Last week, I watched a repeat of a story from 2011, on how the iPad is unlocking the minds of people with Autism. We encourage everyone to watch it on Youtube here.
It is incredible to see how the iPad and other smart devices are being integrated into classrooms all over the U.S. to use as new learning tools. Interactive applications such as smart boards, cloud computing and e-learning are now being implemented so that students of all ages can obtain degrees; which is fantastic.
Students are also now equipped with personal laptops, smart phones and tablets. Attaining information and sharing knowledge has never been easier or more fun.
Smart apps and devices are being used in tremendous ways that help students interact and build social communication skills (I am not talking about Facebook or Twitter).
At the same time, while a lot of students are reaping the benefits, others are not.
Technological innovations are still not available to everyone unfortunately. While the cost of new technology is decreasing every day, schools in poor neighborhoods get about half as much money per student than schools in affluent neighborhoods; school budgets are tied to property taxes.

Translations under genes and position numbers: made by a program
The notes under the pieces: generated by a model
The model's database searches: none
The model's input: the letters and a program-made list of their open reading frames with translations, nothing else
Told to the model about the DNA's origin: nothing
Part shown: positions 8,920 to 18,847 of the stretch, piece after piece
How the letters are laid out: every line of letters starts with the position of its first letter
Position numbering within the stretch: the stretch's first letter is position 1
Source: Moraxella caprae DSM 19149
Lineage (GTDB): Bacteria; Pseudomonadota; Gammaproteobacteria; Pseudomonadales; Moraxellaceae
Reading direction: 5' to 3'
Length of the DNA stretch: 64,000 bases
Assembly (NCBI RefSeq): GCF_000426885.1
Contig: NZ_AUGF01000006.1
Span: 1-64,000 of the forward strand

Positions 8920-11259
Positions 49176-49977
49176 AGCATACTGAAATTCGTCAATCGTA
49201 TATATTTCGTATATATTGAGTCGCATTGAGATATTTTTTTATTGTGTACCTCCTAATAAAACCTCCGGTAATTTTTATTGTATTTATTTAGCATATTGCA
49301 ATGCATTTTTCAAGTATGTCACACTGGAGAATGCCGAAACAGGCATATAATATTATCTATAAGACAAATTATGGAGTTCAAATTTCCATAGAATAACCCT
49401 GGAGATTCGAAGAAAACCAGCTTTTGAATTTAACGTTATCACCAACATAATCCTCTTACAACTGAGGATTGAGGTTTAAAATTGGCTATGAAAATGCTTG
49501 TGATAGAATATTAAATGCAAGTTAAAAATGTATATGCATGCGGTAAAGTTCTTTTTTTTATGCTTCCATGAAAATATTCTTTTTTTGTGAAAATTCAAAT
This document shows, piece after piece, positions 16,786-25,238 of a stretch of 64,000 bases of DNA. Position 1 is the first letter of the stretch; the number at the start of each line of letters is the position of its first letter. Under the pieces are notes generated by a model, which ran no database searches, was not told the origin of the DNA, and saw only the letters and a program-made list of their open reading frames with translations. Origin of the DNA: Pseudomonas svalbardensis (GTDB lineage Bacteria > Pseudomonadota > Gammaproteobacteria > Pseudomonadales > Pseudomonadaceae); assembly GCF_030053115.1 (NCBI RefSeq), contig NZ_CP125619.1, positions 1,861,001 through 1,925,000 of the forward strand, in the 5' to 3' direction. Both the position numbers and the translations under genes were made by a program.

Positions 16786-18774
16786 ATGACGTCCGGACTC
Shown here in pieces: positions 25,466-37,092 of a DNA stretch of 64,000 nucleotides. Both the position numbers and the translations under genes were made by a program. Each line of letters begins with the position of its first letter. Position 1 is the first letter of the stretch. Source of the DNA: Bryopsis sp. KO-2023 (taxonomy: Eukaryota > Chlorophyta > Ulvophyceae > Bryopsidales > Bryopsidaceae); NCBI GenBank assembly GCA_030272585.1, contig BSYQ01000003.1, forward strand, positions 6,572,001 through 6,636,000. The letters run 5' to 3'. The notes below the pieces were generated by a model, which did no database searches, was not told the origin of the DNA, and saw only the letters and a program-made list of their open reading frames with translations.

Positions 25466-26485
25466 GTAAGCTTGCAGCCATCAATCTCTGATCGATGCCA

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Corporations such as Teach for America are currently involved in a big way with this fact and are looking to improve the future of education for underprivileged students across the world.
Wendy Kopp is CEO and cofounder of Teach For All, and Teach for America, that focus on ensuring educational excellence and equity. Check out the keynote speech by Wendy Kopp and how Teach for All is looking to improve education around the world with new technology and growing leadership.
But are these new innovative tools the key to success?
We have to take into account that every student has individual learning patterns, needs and goals. With new software and hardware constantly changing and improving at a rapid rate, students should be learning smart devices and applications properly to optimize reading, solving problems and managing daily tasks.